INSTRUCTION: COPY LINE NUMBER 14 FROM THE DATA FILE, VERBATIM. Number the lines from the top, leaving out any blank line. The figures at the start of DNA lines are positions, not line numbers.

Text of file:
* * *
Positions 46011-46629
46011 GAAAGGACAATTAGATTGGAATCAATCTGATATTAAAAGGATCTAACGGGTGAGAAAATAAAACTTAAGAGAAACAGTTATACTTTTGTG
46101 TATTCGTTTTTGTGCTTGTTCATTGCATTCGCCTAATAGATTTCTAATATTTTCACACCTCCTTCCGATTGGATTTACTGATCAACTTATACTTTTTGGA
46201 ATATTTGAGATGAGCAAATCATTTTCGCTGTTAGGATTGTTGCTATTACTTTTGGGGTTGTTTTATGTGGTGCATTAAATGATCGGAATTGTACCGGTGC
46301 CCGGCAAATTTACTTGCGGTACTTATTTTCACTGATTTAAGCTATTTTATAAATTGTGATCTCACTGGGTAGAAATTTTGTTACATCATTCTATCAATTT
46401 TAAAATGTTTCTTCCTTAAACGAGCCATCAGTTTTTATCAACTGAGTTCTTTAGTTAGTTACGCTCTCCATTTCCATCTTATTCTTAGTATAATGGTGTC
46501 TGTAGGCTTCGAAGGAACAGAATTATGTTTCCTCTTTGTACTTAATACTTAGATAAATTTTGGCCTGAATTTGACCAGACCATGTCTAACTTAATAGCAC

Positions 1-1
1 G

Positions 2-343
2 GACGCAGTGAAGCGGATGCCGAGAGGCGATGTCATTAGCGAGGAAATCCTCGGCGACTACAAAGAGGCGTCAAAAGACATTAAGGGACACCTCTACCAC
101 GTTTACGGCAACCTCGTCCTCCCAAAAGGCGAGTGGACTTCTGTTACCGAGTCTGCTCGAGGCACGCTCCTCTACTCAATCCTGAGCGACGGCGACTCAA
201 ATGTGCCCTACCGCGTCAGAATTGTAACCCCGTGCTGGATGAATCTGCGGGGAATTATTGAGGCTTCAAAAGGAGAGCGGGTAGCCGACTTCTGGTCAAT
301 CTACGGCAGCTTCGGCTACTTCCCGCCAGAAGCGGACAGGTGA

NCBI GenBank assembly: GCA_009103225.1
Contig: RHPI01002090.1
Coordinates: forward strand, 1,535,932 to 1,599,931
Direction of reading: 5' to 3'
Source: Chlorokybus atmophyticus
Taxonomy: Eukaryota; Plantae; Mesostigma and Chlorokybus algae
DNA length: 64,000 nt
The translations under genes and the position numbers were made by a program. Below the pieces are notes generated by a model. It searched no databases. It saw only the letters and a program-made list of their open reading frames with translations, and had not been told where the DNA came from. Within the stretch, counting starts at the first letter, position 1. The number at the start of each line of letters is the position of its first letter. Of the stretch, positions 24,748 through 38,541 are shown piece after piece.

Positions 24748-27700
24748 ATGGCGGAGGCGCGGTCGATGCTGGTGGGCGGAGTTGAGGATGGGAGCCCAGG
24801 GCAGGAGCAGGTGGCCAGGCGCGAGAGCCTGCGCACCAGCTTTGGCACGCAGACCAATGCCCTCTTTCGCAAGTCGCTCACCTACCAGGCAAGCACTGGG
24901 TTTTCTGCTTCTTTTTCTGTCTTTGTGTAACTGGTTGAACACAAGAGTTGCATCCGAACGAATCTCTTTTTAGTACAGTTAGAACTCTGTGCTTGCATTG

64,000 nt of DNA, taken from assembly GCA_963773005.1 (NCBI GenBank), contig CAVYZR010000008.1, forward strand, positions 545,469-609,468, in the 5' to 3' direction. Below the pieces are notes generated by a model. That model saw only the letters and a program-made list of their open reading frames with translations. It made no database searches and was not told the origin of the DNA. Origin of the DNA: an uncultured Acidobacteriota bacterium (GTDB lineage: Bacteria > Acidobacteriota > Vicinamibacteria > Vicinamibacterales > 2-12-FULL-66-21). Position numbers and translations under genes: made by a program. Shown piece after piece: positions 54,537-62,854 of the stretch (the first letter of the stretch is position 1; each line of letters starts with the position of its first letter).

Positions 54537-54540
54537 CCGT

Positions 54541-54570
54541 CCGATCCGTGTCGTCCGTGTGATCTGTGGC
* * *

301 CTACGGCAGCTTCGGCTACTTCCCGCCAGAAGCGGACAGGTGA